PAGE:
Conservation of Asiatic lion
Project Animal(s) : Asiatic lion
Project Category : Mammals
Project Region : Asia
Project Type : Conservation
Project URL : http://www.catsg.org/index.php?id=113
Project is timebound? : No
The Asiatic lion is included in Appendix I of CITES and fully protected in India. It is categorized as endangered under Schedule I of the Wildlife Protection Act (1972) of India. The population of Asiatic lion has been steadily increasing in response to successful management and conservation initiatives spanning over the last five decades. Management interventions, such as reduction in livestock grazing and control of fire, have led to vegetation recovery and increase in wild ungulate populations. The Asiatic lion population is now expanding and moving throughout the Greater Gir Landscape. This landscape, where the last population of the Asiatic lion remains, is of outstanding importance for the long-term conservation of this species.
The Asiatic lion lives in a landscape where people have a high tolerance and consider lions as part of their natural heritage. However, to maintain this positive attitude of local communities in the long-term, it is needed to improve husbandry practices and economic incentives as well as human safety in the Greater Gir Landscape. Of concern is the human-lion conflict mainly outside the protected area, where human and livestock density is higher. The coexistence of humans and lions, thus conflict mitigation and the promotion of positive public perceptions of lions, is essential to can continue with successful Asiatic lion conservation. It may also be necessary to create corridors to enable free movement of excess lions between reserves or isolated forest patches.
Theoretically, the captive population of Asiatic lions can be considered as a second population. A Species Survival Plan (SSP) was established by the American Zoo and Aquarium Association (AZA) in 1981 to manage the over 200 Asiatic lions held by western zoos. A studbook has been introduced to record the genetic and demographic data of the species. However, only two of the animals of the SSP-managed population were pure Asiatic lions and the programme was stopped. In 1990 a new programme was started, the European Breeding Programme (EBP) with two male and two female Asiatic lions of known pure genetics coming from India. In India, a captive breeding program with the idea to crossbreed Asiatic and African lions was already started in the late 1980s at the Chhatbir Zoo. The program was stopped in 2002 after many of the lions died due to a disease. It was decided to launch a new captive breeding project, but this time with genetically pure Asiatic lions from other zoos in India. A breeding centre has been established at Sakkarbaug Zoo at Junagadh where around 180 Asiatic lions have been bred in captivity so far.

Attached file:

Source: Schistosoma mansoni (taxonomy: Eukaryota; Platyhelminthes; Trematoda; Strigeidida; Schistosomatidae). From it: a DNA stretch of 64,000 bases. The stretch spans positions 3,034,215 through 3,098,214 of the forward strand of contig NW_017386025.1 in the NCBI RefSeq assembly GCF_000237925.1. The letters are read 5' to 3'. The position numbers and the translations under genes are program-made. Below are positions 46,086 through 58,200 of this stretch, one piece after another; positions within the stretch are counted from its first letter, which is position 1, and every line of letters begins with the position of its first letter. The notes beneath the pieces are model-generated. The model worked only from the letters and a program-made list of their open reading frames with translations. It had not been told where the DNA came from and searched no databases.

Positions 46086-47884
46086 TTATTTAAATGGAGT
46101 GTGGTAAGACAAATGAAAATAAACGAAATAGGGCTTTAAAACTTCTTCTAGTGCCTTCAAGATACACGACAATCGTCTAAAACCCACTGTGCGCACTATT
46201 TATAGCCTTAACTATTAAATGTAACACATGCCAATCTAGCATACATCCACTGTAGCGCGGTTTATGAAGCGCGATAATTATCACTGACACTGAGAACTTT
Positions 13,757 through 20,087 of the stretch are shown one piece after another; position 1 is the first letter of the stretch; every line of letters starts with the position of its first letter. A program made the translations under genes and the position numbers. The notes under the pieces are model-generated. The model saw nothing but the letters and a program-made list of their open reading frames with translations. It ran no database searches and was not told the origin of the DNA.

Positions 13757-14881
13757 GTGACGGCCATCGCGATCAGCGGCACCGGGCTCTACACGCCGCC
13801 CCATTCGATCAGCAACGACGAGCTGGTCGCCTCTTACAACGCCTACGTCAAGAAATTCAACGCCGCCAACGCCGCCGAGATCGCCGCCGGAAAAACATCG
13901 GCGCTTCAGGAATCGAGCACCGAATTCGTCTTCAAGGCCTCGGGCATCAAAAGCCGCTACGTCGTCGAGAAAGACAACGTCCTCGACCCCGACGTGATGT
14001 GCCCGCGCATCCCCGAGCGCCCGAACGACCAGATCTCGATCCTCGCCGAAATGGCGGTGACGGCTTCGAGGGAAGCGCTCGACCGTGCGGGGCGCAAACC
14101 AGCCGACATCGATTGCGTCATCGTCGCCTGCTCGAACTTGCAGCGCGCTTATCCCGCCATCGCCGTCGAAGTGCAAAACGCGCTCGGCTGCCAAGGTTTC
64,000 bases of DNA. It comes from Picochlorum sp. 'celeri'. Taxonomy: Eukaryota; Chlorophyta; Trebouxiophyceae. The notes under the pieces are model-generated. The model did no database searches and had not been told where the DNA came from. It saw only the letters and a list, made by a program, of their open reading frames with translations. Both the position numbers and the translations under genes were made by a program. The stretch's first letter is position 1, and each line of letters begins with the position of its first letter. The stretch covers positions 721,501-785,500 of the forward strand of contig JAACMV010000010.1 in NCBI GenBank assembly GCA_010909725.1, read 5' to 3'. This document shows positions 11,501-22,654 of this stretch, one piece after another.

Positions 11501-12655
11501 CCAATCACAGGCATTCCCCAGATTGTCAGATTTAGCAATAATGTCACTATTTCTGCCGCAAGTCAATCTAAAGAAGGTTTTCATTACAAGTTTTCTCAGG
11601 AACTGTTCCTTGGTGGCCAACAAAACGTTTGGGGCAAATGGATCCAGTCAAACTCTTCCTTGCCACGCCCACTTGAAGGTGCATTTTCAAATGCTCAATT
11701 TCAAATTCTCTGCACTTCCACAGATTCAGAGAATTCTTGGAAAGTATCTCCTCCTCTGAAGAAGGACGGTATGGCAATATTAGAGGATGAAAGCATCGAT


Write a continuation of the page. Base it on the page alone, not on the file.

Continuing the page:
In order to maximize the genetic diversity and reduce the risk of extinction through an epidemic outbreak, it is advised to establish at least one more wild population of Asiatic lions. A first attempt to establish a subpopulation was made in 1957 when Asiatic lions were translocated to the Chandraprabha Wildlife Sanctuary in eastern Uttar Pradesh. The attempt failed due to various reasons. First the lion population in the Wildlife Sanctuary increased from three to eleven individuals but afterwards all lions disappeared most probably due to poaching by shooting or poisoning. Currently, the Palpur-Kuno Wildlife Sanctuary in northern Madhy Pradesh is identified as the best area for establishing an Asiatic lion population since human disturbance is considered to be relatively low with 13,000 people and around 16,000 livestock living in the proposed area. With assistance from the Indian Government a twenty year project was initiated in 1995 to establish a disturbance-free habitat for the lion reintroduction. In order to have adequate space for a free-ranging population of lions, the challenging task of re-locating resident communities has been successfully achieved as it is risky to move lions into an area where generations of people have no experience with large felids. The final implementation of the project is awaited.
Project Agency : Cat Specialist Group
Project Agency Contact : http://www.catsg.org/index.php?id=1
Additional Information :